Democratic challenger Mark Begich on Friday unveiled his plan to fight Alaska’s onslaught of crime, touting his previous record as Anchorage mayor.

The former U.S. senator outlined his plan in front of the Nesbett Courthouse, reminding those attending how state budget cuts led court closures each Friday afternoon.

Begich's plan features the following:

* Addressing the state’s opioid epidemic
* Using state revenue sharing to support local police
* Fully staffing the Departments of Public Safety, Law and Corrections
* Establishing partnerships with federal prosecutors
* Coordinating state and local government efforts
* Bolster public safety in rural communities

"There has been a systemic failure on the state level to address the exploding opioid epidemic and increasing crime within our communities that has led Alaska to be ranked No. 1 for crime nationwide – this is unacceptable,” Begich said in a prepared statement. “When I was mayor of Anchorage, my administration cracked down on crime - adding more than 80 police officers as well as two  prosecutors to the U.S. Attorney’s office who were part of a strategic effort to get drug dealers, gang members, and violent criminals behind bars and off our streets.”

Initiatives mentioned in the plan range from eliminating six-month waitlists for substance-abuse treatment to modernizing state recruitment, improving communications between state and local law enforcement, and using compacts with the state to expand the role of tribal courts.

Incumbent Gov. Bill Walker has a “Safer Alaska” initiative which incorporates some of Begich’s ideas under its Public Safety Action Plan. Lawmakers began reworking Senate Bill 91 just months after it passed two years ago.  Critics called it too lenient, citing one since-repealed section that potentially allowed offenders to be repeatedly released.

Begich criticized the debate over SB91, saying "it’s time to look at the larger picture here.”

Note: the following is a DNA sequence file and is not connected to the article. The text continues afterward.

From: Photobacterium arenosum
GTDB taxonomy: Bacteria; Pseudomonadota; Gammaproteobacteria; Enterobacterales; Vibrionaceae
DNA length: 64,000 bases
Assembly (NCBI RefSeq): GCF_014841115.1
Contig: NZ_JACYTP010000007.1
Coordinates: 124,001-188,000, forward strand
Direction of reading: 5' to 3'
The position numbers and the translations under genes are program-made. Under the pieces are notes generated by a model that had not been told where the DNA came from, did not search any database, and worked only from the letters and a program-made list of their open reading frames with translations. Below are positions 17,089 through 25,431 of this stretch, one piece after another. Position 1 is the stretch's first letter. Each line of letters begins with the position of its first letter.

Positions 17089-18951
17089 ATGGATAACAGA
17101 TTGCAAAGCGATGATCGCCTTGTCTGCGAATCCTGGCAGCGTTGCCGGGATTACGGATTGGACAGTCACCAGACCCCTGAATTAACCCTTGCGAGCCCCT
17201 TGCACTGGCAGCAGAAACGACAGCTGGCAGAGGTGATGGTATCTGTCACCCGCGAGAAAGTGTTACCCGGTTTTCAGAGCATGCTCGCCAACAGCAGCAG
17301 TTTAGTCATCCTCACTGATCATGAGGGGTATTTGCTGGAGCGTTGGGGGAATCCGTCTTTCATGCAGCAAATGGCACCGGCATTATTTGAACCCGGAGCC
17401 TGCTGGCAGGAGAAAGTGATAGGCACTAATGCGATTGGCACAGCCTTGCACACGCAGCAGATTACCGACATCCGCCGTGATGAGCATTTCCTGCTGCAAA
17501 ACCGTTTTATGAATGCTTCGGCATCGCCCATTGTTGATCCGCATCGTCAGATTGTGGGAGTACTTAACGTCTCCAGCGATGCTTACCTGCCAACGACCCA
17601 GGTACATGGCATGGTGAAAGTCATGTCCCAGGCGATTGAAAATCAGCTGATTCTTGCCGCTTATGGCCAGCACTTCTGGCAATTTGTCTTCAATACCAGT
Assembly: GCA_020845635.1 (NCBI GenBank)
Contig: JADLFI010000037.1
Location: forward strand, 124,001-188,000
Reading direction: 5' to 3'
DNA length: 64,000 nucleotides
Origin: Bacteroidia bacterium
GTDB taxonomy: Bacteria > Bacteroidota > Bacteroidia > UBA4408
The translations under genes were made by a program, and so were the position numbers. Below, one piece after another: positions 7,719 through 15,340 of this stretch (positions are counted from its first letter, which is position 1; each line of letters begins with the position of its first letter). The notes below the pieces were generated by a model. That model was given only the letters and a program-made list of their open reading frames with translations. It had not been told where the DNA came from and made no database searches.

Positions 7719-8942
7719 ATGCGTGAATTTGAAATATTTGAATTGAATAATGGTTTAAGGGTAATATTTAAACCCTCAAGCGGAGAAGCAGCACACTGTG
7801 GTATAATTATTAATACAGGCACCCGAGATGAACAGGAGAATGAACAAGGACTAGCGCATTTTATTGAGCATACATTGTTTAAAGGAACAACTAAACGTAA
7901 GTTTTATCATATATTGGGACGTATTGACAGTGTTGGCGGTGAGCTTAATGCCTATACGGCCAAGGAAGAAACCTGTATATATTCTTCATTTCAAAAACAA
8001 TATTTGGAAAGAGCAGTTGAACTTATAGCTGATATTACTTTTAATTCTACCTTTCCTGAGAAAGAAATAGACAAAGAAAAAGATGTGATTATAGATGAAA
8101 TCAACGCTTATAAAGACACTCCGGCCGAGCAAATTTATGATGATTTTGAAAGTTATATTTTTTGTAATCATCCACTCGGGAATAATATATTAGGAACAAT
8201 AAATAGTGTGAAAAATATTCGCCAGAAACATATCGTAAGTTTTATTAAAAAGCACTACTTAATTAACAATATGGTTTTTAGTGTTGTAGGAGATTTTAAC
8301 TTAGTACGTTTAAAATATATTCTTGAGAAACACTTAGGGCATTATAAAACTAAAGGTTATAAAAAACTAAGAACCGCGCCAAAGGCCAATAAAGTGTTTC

"Everyone wants to be tough on crime -- so pass a bill, get a title, sound good, put it in your brochure," Begich said. "And then, at the end of the day, as a mayor, as a governor, you have to implement that. And somewhere the system failed to say there is no ability to implement this in the right way if that’s what you're trying to deal with this."

In his remarks, Begich laid part of the blame on the people who passed the bill.

“It’s amazing the amnesia that has set into those legislators and others," Begich said. "They were all for it and now they’re all against it because they didn’t think long-term. They didn’t think of a comprehensive approach to dealing with public safety. They thought they could throw a magic bullet out there and assume it’s all solved. And they failed to do that."

Some of Begich's points, particularly those on substance abuse, mirror elements of SB91.

“The goal is to take people who are dealing with substance abuse or mental health issues, that end up in some situation that might be a petty theft," Begich said. "We gotta do things like wellness courts, therapeutic courts, move them on the right track.”

“When I was mayor, everyone said when I started, ’Oh, there's going to be no money.’ We made it a priority because it was a priority for the community. If we believe public safety is a priority then the legislature-- Democratic, Republican-- need to get on board.”

He also said that while his comprehensive plan may take more resources, there is also money that’s been allocated that isn’t being spent.

“Just filling the unfilled positions is a critical need in our system. There are 40 state trooper positions funded but not filled; 20 in the law department; 20 in the Seward prison that need to be filled that are funded. We have to have a different way to recruit and go after those folks.”

KTVA reached out to Mead Treadwell, Mike Dunleavy and Gov. Bill Walker for a response to Begich's crime plan. Only Treadwell responded:

"Mark laid out a crime plan. I've been calling for the repeal of SB91 since I got into the race. I will tell you Mike Dunleavy voted for it before he voted against it. When Mia Costello had a bill to repeal it, he didn't sign on and he quit the Senate before they had a chance to amend it. Mark Begich didn't even call for a repeal to SB91 today and I was really astounded."

A number of guests spoke in favor of Begich’s initiative Friday including former APD captain and Soldotna police chief Shirley Cote; Rosalie Nadeau, the former CEO of substance-abuse treatment provider AKEELA; and Alaska Correctional Officers Association president Randy McLellan.

Scott Jensen, Lauren Maxwell and Steve Quinn contributed information to this story.